It’s that time of year again: “Jingle Bell Rock” is more ubiquitous than dust, and my kids’ screams as they watch TV ads get more shrill with the expectation that this time might be different — they just might get the bauble they are nagging about. Despite that, I do really enjoy this time of year. It’s kind of like a mini-summer vacation: lots of time for travel, family, and special activities. And the kids get much-needed time to just veg out. But just because this is a jam-packed winter vacation, don’t slip off track with your speech and language goals. These wintertime speech therapy holiday activities will keep your speech student on track, and generate some fun in the meantime.
Whenever I come across a website that I think could have a meaningful positive impact on the work we, as speech-language pathologists (SLPs) and educators do, I feel I immediately have to share such a resource on the Speech Buddies blog. Today, that site is Teachers Pay Teachers, an ingenious market, for educational resources developed by teachers, that anyone—teachers, SLPs, homeschoolers, grandparents—may access a la carte for a nominal fee.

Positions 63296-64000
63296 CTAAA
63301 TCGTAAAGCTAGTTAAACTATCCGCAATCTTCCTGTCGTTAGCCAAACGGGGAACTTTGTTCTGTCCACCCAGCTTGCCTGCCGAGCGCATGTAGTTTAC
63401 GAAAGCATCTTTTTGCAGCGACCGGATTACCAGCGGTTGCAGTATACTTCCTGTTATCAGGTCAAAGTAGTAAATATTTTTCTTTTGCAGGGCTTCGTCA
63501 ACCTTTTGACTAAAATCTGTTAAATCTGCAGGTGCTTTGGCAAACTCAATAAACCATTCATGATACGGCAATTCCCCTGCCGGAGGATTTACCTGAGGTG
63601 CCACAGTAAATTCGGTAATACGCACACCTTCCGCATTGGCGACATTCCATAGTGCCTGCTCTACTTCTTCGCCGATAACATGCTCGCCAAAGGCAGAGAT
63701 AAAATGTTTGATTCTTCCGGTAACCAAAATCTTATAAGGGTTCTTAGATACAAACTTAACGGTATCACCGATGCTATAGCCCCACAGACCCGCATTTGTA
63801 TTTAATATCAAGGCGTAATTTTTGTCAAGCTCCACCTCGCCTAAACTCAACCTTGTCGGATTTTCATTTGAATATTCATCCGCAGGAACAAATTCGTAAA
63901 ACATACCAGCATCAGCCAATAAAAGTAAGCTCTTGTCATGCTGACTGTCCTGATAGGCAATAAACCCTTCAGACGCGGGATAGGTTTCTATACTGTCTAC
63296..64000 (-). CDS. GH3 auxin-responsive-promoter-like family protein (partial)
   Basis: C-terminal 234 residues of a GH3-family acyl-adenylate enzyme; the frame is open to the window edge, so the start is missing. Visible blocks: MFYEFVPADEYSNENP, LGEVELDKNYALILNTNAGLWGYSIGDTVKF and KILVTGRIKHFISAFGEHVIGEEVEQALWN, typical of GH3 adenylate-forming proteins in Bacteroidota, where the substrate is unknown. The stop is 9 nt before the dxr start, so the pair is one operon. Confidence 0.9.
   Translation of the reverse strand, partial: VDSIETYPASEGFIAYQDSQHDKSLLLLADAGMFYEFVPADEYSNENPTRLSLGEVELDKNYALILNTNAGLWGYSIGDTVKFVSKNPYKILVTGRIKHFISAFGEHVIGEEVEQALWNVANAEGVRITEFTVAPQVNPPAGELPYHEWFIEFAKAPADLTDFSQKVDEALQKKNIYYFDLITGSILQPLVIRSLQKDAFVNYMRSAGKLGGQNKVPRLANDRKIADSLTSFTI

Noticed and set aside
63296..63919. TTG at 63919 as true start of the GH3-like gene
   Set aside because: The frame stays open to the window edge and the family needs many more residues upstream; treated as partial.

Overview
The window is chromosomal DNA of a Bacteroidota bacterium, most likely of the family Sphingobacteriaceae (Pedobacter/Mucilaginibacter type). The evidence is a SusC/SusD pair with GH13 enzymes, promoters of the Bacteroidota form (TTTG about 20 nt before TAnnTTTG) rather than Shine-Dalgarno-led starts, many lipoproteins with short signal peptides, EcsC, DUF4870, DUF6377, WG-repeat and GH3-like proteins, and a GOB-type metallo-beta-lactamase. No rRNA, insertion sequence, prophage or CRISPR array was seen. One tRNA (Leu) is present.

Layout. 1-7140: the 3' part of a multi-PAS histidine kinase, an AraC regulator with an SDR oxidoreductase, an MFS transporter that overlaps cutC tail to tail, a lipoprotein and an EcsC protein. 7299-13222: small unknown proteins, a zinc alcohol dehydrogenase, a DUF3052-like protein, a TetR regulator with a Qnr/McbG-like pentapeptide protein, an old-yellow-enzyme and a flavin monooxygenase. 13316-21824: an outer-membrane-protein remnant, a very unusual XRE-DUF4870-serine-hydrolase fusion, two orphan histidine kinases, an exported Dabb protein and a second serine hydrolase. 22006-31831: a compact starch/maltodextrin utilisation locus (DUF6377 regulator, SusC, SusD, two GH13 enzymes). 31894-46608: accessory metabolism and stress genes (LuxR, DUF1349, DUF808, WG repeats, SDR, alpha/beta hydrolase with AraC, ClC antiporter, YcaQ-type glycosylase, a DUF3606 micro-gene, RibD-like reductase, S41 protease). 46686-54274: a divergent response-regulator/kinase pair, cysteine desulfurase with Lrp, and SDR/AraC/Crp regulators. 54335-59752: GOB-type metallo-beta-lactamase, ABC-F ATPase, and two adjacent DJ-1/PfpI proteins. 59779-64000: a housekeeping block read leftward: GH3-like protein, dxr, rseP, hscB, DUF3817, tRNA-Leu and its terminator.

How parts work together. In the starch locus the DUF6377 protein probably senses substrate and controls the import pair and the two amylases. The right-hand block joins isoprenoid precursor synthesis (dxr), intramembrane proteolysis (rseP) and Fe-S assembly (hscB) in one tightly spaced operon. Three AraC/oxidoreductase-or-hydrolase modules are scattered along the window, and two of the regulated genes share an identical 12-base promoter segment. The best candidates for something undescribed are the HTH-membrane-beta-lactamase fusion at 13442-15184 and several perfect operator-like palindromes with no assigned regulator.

Got the Tent? Check!
Got the Sleeping Bags? Check!
Got the Bug Spray? Check!
Got the Speech Therapy Activities? Check!
Wait a minute, speech therapy camping activities? This summer, while planning your camping trip, why not use this quality family time as an opportunity to work on speech therapy skills. Board games are an excellent way to reinforce good speech and language habits and are easy to pack along, but you may also want to take advantage of the outdoor game board! The sights, sounds and smells of good ol’ fashioned camping! A recent article in Parents Magazine touted the many benefits of camping, including helping children become more environmentally conscious, and reducing symptoms of boredom and ADHD.
“Kids today are spending more time indoors and plugged into a screen, so camping is a great activity because it gets them outdoors, whether they’re hiking or telling ghost stories by the fire,”
says Meri-Margaret Deoudes, spokesperson for the National Wildlife Federations’s Be Out There initiative, which encourages kids to get outside.
Do you have a little Stevie Wonder on your hands? Lady Gaga? Do you hear singing at all hours of the day? If so, you know that singing and songs are a significant part of your child’s life. In fact, many children sing more than they talk! Through singing and song, children can actually achieve improved articulation skills, just from belting it out. Even simple children’s nursery rhymes can help develop pronunciation and articulation skills. For children who need any type of speech and language therapy, music is essential. It is motivating, familiar, rhythmic, stimulates a variety of senses and most of all – FUN!